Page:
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    April
    10
    2012

    Ordinance imposing mandatory unpaid furloughs does not breach police labor contracts

    Joe Forward
    Legal Writer

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    April 10, 2012 – Police labor unions that challenged a City of Milwaukee ordinance imposing mandatory unpaid furlough days for Two police labor groups argued that a furlough ordinance violated their labor contracts with the City of Milwaukee. Recently, an appeals court ruled that it didn’t.

    Ordinance imposing mandatory unpaid furloughs 
does not breach police labor contracts April 10, 2012 – Police labor unions that challenged a City of Milwaukee ordinance imposing mandatory unpaid furlough days for most city workers recently lost their appeal.

    Complaining that City of Milwaukee Ordinance section 350-116 – imposing mandatory unpaid furlough days for city workers – breached the base wage requirement in labor contracts with the city, bargaining units for the Milwaukee Police Department filed actions in 2009.

    The ordinance largely exempted fire and police departments, but gave the police chief authority to determine if any employees were furlough-eligible.

    Approximately 30 percent of Milwaukee Police Supervisors’ Organization (MPSO) members and 13 percent of Milwaukee Police Association (MPA) members were furloughed for 1-2 days in 2009. The average income lost for a two-day furlough was $582 per employee.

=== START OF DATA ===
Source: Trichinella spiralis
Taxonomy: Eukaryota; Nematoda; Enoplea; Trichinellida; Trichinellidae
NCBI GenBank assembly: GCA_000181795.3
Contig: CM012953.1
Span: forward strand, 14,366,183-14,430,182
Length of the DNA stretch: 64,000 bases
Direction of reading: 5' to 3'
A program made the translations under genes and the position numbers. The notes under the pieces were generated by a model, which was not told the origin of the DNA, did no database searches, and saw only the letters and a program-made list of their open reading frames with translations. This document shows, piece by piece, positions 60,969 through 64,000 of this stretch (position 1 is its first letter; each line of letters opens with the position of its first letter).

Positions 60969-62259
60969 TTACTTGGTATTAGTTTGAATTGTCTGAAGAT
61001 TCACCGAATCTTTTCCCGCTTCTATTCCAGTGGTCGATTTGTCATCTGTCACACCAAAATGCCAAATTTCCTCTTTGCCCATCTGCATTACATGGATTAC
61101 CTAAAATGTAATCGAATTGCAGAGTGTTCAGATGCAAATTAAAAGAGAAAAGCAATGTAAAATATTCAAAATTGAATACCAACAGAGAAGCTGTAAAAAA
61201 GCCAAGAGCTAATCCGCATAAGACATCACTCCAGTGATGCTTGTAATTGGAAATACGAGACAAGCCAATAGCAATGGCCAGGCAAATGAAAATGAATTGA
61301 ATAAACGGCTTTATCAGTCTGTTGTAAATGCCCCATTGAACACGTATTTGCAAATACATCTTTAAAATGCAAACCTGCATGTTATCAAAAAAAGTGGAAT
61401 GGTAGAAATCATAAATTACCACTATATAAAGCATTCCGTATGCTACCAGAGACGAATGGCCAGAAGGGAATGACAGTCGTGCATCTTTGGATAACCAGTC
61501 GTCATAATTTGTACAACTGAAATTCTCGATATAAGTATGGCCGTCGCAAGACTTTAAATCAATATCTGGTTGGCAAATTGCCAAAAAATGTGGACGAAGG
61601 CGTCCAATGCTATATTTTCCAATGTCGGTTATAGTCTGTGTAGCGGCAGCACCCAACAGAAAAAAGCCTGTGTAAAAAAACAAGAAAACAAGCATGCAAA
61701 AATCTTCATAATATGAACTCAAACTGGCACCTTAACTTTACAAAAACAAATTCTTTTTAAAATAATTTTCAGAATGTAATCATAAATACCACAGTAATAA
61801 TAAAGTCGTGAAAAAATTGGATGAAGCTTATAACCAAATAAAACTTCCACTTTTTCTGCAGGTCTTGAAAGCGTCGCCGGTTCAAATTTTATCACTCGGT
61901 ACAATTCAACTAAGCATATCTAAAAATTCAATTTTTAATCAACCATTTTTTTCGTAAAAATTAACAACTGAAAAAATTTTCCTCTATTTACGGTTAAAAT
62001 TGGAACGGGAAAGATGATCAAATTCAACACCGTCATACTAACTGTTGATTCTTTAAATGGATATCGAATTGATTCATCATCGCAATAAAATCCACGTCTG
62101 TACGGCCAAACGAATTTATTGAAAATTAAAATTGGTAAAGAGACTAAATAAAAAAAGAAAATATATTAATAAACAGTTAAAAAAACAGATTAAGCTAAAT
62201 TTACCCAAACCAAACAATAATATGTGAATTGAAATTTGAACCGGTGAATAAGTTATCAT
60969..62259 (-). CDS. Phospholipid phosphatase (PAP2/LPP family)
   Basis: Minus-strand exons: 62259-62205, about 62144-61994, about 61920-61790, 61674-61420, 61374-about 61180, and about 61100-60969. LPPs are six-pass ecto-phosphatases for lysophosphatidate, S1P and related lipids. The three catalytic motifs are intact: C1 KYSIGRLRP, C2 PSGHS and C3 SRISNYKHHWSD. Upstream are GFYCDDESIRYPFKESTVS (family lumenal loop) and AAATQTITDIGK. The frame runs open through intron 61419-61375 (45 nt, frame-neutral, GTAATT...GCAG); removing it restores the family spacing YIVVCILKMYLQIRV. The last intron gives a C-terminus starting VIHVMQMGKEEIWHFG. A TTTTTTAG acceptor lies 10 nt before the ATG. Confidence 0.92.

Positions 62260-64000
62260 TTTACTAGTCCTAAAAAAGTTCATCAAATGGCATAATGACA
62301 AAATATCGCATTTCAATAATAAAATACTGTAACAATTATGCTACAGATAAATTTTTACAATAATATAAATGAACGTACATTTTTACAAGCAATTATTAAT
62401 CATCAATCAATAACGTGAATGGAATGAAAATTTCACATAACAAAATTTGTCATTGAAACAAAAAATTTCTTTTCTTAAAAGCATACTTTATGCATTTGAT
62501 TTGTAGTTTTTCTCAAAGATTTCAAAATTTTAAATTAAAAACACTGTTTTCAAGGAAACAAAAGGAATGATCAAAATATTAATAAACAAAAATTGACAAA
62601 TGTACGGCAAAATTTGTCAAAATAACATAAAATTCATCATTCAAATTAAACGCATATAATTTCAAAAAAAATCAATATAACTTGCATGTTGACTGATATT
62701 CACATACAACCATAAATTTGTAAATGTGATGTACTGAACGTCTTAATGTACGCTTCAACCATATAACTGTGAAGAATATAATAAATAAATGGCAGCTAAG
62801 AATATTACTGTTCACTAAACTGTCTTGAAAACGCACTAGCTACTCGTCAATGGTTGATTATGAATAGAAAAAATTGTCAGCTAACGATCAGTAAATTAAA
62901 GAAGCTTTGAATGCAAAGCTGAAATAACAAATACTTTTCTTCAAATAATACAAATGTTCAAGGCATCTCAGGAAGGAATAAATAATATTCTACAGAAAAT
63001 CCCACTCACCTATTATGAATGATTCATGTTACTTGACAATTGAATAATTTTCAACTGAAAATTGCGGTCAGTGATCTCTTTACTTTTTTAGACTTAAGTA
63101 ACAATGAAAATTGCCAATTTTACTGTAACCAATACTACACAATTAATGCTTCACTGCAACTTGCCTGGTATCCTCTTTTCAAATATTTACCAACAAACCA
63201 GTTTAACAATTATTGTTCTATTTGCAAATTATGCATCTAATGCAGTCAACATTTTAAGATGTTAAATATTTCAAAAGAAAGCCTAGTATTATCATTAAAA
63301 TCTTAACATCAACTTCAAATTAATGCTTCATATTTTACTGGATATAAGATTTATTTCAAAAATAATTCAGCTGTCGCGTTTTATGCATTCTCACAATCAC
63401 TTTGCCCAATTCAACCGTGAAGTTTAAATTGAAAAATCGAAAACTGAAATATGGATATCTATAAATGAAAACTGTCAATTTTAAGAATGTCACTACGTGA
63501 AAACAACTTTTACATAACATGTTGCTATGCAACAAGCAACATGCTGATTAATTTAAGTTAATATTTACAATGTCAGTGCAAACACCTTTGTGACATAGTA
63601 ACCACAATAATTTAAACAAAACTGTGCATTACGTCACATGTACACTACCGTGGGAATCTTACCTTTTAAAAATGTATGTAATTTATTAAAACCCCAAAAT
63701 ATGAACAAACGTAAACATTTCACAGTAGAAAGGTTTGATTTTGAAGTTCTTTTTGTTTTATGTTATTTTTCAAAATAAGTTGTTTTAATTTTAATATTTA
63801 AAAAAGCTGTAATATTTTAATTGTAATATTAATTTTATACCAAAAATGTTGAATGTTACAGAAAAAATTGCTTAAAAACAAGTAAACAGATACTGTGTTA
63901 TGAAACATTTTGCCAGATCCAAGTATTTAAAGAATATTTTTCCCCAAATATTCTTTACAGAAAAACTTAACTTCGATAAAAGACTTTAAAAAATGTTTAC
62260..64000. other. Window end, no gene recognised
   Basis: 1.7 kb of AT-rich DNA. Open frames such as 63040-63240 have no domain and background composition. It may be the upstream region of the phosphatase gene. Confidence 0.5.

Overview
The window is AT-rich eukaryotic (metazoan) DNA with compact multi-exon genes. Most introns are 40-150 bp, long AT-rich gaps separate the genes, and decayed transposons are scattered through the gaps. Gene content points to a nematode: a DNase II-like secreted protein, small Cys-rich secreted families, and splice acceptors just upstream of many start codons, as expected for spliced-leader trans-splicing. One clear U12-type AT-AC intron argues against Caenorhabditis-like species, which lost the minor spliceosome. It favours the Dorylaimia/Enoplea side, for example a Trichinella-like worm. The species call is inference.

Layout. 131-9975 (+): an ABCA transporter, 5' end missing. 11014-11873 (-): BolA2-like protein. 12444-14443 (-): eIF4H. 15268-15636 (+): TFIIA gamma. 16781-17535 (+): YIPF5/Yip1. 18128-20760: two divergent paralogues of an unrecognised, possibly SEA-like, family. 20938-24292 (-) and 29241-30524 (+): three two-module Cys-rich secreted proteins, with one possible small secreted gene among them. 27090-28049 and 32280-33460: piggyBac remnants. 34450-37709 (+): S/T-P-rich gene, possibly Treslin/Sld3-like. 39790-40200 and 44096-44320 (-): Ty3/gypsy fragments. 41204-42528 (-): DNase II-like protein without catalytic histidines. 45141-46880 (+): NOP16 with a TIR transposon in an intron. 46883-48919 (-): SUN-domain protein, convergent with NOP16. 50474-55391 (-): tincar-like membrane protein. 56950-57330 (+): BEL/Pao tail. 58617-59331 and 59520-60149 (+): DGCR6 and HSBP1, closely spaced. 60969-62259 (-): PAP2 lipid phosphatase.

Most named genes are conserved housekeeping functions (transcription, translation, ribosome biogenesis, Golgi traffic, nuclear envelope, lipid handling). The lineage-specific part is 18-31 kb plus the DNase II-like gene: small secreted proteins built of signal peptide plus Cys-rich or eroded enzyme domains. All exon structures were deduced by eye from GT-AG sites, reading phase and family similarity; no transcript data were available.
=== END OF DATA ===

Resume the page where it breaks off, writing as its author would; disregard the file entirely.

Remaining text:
In MPSO’s case, a circuit ruled that the ordinance substantially impaired contract rights but not in violation of constitutional protections because the ordinance served a legitimate public purpose. MPA went to arbitration and lost, but a circuit court vacated the arbitration award.

    In two consolidated cases before the District I Wisconsin Court of Appeals, City of Milwaukee v. MPSO and City of Milwaukee v. MPA, 2011AP1174 & 2011AP1783 (April 10, 2012), the court of appeals upheld the ordinance under contracts between the city and both labor groups.

    “The contract excerpts provided by the MPSO do not discuss ‘furloughs’ or their equivalent, ‘mandatory unpaid time off.’ Nor does the MPA contract establish any specific limitation on furloughs or mandatory unpaid time off,” wrote Judge Joan Kessler.

    The appeals court also rejected the argument that officers must be paid for 40-hour work weeks under their labor contracts, and any deviation violates the contract.

    Finally, the court upheld the ordinance despite the labor organizations’ argument that adopting it violated their constitutional protection of contract rights.

    “Because we conclude that the ordinance did not violate any provision of either labor agreement, we do not reach the constitutional issues,” Judge Kessler explained.

    By Joe Forward, Legal Writer, State Bar of Wisconsin